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I don't know what exactly am I missing here, but I am pretty sure I am doing something wrong.
OK so I have two Linux computers (A and B) that are networked through the router and I want to be able to run X server on one of them with application from the other one. So, local Xserver, remote application. This is what I do:
1. On A: xhost +B
2. On A: ssh -X A (type in login and password)
3. On B, logged from A: export DISPLAY="A:0.0"
4. On B, logged from A: startx
When I do this, my Xwindows actually open on B, the remote computer. What am I doing wrong?
Last edited by frankie_DJ; 03-16-2006 at 11:41 PM.
So, if I understand what you want to do, you want to be able to do this:
You are sitting in front of A, you want to log onto B with SSH. Then you want to run a program on B via SSH and see the window in front of you on A?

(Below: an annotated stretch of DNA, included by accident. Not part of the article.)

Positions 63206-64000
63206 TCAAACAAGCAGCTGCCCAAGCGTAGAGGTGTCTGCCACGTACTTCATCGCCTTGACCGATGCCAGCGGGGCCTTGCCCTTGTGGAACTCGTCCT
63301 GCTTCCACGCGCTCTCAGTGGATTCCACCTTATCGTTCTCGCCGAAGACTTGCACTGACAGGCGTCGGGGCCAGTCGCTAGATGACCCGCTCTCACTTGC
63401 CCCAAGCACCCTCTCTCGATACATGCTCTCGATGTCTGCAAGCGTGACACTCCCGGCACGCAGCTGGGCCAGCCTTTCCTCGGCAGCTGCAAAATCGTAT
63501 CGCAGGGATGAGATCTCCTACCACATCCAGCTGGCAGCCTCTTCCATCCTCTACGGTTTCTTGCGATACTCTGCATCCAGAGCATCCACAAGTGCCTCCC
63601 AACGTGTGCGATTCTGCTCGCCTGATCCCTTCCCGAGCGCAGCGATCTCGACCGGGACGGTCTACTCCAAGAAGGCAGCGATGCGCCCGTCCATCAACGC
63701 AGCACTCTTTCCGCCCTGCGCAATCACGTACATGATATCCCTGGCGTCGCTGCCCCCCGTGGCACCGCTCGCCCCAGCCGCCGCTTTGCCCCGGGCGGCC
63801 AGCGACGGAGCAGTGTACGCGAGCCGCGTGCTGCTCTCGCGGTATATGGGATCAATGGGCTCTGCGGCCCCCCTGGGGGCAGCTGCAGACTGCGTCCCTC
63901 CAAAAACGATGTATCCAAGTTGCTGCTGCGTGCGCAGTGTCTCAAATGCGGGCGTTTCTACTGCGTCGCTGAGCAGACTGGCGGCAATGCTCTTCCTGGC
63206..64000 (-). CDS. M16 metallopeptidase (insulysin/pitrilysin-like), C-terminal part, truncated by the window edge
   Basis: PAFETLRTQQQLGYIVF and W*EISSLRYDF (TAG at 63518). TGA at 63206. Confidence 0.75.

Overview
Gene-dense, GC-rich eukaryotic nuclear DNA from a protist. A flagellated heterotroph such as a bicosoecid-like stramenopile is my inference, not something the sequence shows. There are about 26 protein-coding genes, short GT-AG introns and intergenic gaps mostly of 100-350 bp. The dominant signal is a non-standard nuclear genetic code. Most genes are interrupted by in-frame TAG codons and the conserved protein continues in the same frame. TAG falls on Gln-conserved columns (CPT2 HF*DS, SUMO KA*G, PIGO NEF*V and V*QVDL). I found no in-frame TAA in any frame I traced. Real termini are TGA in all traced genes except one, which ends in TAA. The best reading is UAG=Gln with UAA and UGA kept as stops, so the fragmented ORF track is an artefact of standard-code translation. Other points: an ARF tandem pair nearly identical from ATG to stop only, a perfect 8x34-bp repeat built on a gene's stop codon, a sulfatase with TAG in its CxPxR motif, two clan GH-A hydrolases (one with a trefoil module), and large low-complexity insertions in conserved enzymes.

If that's the case you need to do this:
* Make sure the SSH server running on B has X11 forwarding enabled. Check the "/etc/ssh/sshd_config" file for this option. (If you had to enable the option, you need to reastart the SSH server (or reboot))
* On A, run "> ssh -X B", login and password. You should now be logged into B.
* Type the name of the program you want to run on B and see on A. For example: "> firefox". This may be a bit slow depending on your network, etc, but you should see the window for your program pop up.
I do this sort of thing on a daily basis, and I never have to mess with any DISPLAY variables or anything. I would think something was set up really strange if you needed to. You also shouldn't need to mess with the "xhost" command at all.
The reason the startx command isn't doing what you want is because the startx command starts an X server. An X server is what communicates with the graphics hardware to draw to the screen. So, if you run startx on B, no matter how you set up your DISPLAY variable, the startx command on B will always draw to B's screen.
There is another method to remotely display windows on other X servers, but it is a little more complicated, and not encrypted at all. Because you are using SSH, you can skip the whole mess and just use SSH's X11 forwarding feature.